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‘I can’t see the bottom now’: Administrators consider where and whether to make layoffs amid revenue shortage

Sam Corey
Staff Writer

Nevada Joint Union High School District

2019-20 Second Interim Budget

Total revenue: $36,463,492

Total expenditures: $38,795,408

Reserve for economic uncertainty: $1,172,735

Penn Valley Union Elementary School District

2019-20 Second Interim Budget

Total revenue: $6,647,959

Total expenditures: $6,766,064

Reserve for economic uncertainty: $270,643

Grass Valley School District

2019-20 First Interim Budget

Total revenue: $16,611,443

Total expenditures: $16,615,177

Reserve for economic uncertainty: $486,313

Nevada City School District

2019-20 First Interim Budget

Total revenue: $9,606,399

Total expenditures: $9,262,012

Reserve for economic uncertainty: $370,481

Pleasant Ridge School District

2019-20 Second Interim Budget

Total revenue: $14,301,500.60

Total expenditures: $14,121,343.51

Reserve for economic uncertainty: $2,180,793

As the end of the school year draws to a close, administrators haven’t had much time to celebrate graduations, or any sort of summer break ahead, before turning to matters of next school year.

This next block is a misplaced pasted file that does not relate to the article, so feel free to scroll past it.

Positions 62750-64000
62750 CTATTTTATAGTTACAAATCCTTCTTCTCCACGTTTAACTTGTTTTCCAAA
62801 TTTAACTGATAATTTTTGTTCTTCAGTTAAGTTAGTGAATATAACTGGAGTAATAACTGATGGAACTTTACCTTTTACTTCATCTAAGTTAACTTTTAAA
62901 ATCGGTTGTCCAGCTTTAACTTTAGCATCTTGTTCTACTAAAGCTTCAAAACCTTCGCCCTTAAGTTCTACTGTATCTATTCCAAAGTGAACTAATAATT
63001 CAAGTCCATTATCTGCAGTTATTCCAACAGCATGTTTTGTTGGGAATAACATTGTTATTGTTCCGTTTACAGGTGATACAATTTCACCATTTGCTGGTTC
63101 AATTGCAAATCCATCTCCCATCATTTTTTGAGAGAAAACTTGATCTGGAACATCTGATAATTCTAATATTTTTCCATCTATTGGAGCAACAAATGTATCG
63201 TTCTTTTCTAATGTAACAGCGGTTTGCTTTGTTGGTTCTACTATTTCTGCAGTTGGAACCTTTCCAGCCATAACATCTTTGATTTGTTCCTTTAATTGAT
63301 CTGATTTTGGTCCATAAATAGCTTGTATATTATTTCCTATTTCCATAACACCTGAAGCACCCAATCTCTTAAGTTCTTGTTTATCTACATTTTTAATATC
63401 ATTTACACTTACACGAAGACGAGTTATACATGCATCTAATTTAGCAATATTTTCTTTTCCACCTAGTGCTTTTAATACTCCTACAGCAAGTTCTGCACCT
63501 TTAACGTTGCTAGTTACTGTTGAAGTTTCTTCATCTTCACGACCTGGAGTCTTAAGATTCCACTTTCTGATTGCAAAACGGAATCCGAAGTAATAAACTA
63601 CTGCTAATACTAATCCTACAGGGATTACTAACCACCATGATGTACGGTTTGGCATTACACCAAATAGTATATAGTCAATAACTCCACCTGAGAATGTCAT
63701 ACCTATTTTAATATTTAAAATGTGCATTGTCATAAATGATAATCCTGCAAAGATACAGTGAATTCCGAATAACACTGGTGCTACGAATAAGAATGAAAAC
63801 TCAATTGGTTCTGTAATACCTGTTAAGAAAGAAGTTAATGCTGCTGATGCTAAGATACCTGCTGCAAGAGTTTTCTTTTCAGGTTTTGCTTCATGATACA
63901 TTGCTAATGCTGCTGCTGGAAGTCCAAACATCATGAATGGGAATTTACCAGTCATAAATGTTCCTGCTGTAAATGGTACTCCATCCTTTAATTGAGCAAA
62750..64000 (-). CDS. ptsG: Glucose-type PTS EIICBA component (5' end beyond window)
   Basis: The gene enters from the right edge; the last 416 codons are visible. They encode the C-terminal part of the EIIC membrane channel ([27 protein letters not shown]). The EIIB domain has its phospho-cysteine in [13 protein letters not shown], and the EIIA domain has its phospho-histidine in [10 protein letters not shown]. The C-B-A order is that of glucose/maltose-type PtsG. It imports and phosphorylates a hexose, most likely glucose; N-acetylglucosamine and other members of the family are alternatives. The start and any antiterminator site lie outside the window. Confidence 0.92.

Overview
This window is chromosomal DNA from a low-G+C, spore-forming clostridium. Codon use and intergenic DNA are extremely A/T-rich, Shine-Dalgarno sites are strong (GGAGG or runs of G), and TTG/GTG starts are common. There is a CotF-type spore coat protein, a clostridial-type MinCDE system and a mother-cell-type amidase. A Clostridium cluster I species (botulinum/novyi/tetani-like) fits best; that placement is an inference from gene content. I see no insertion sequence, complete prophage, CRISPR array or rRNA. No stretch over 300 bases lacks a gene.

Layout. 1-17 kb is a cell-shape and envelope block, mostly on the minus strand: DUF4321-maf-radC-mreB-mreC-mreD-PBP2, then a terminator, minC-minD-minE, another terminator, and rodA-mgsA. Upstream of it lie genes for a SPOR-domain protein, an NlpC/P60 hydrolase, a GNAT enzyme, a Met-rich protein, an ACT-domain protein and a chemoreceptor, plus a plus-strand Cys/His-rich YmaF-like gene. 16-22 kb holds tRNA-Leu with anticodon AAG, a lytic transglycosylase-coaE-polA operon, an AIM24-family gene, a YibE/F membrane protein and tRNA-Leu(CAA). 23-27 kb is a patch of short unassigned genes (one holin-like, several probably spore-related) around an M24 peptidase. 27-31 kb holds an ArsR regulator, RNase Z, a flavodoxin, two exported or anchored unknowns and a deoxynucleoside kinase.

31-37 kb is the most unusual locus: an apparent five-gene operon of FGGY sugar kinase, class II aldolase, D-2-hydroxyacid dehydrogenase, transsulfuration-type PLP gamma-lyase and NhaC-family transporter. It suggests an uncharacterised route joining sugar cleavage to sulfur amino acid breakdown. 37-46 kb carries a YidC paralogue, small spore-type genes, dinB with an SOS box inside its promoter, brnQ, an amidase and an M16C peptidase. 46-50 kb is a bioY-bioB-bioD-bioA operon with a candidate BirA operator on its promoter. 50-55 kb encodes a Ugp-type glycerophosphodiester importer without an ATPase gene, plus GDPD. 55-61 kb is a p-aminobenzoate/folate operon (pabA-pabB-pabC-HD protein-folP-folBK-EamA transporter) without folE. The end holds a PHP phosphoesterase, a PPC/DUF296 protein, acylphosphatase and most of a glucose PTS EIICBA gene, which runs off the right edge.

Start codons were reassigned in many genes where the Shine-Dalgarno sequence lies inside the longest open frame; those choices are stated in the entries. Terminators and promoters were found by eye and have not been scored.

That’s where school district boards and administrators will need to determine how best to proceed during the following year — with distance learning, staggered scheduling or both — and how to make that operational with tighter budgets. These challenges still pose many questions, as after Gov. Gavin Newsom released his recently proposed budget, the state Legislature pushed back, insisting deep cuts are made only if federal assistance isn’t provided by Sept. 1.

As such, Darlene Waddle. chief business official for the Nevada County Superintendent of Schools Office, said her previous words of caution to local budget overseers were proving true.

“We can’t react to information that is so unknown at this time,” she said, adding that actions from the U.S. Senate, governor and state Legislature all matter. Whatever decisions they make, Waddle said that school districts must submit their budgets to the county office by mid-June and should prepare for a zero-growth model.